Throughout the curriculum articulation process, the Middle School Humanities team have reviewed and created units of study in order to provide meaningful opportunities for students to develop their conceptual understanding within the discipline. One such example was the newly created unit for Grade 7: ‘Sustainability and Systems Thinking1’.
The creation of this unit has allowed the team to place Humanities at the heart of our College’s mission. Beyond ‘systems thinking’ and ‘geographical understanding’ the unit establishes strong links to our UWC values, in that the planned learning experiences encourage students to minimise their harmful impact on the environment. Furthermore, the unit connects to the qualities and skills of the UWCSEA Learner Profile, with ‘commitment to care’ and ‘critical thinking’ being at the core of the unit.
In recent years, the role of sustainability, both the concept and the movement, has shifted to become a more central theme within the discipline of geography, rather than an isolated idea or the basis of an ‘add on’ discussion. As a result, many educators now champion the way in which sustainability has given many subjects a new focus and status in the 21st century. Here at UWCSEA, with sustainability as our mission, and a world as our logo, it has been an easy and important choice to connect sustainability to the Humanities. Within the UWCSEA curriculum, the unit serves as a developmental stepping-stone, which builds towards the K-12 standard: Sustainable development requires people to participate in decision-making and to take informed action. This is one of nine standards in Humanities that students return to in spiral learning from age 4 to 18.
However, there is always a challenge! When creating this unit, it was important to recognise the wealth of experience, understanding and opinions that our Grade 7s have already accumulated and developed. Their work through service projects, outdoor education, classroom learning and the ‘Grade 5 Expo’ alone, informed us that many of our students are already convinced of the importance of sustainability. In fact, many of them are already turning their beliefs and values into action within our community and beyond. It was therefore important to plan a new perspective and experience as part of extending the learning offered through the unit. The idea of ‘systems thinking’, traditionally bound to the IB years and beyond, brought this new perspective.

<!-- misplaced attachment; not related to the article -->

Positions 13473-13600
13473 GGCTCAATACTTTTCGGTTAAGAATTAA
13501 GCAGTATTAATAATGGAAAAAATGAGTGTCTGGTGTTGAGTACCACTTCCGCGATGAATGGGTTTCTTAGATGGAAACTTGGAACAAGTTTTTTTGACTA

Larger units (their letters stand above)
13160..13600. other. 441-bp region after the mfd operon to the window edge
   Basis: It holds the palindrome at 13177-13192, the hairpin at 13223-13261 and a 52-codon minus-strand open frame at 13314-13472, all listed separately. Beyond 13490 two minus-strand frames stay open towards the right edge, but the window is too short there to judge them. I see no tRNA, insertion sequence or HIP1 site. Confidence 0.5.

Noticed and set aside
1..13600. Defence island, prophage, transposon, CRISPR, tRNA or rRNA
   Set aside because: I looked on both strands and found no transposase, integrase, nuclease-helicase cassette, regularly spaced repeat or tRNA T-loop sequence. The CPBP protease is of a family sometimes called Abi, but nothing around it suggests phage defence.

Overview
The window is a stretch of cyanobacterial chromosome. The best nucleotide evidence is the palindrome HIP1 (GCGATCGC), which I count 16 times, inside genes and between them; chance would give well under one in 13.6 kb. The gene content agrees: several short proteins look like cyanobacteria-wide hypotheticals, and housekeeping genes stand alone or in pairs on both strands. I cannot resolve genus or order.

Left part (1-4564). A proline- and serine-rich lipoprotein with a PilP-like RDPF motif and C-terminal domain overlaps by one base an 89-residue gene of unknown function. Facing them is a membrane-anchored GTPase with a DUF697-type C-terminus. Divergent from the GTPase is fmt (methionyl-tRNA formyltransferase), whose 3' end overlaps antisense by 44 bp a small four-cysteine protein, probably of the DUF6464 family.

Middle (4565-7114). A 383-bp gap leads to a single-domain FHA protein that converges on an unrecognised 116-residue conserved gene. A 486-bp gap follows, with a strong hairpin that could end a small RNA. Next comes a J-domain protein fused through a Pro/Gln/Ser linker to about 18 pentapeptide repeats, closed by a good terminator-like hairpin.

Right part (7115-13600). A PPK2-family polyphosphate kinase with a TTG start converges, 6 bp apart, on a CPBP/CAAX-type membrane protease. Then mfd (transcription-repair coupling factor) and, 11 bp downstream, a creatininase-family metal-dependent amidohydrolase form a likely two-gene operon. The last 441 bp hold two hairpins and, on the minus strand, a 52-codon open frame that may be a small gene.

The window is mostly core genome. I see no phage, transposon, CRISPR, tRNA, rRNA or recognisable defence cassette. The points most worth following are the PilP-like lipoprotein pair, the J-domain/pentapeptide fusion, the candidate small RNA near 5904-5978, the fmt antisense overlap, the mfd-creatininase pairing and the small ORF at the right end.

The unit aims to develop students' ability to understand and apply 'systems thinking' to investigate sustainable issues and evaluate solutions in the world today. By studying the interrelated nature of our planet, and seeing our world and its problems as 'systems', human-created solutions to complex issues will (hopefully) become more effective. Using examples of successful circular systems from the natural world, such as ecosystems and the water cycle, students are able to adopt a 'big picture' view of interconnectedness, and reflect on the role, importance and value of each part of a system.
Their knowledge and understanding of sustainability is developed using the ‘Compass Thinking2’ tool which guides students through four crucial considerations to sustainability: Nature, Economy, Society and Wellbeing. The 'economy system' provides the main case study for the unit, and students identify the causes and consequences of this linear system, whilst exploring effective solutions currently being enacted in order to resolve issues of resource depletion and waste. Students then use these dimensions as the criteria from which to assess and evaluate their chosen solution. As geographers, the case studies are drawn across the world, allowing students to build their own ‘world view’ regarding the varying ways in which humans value and interact with their environments and natural resources.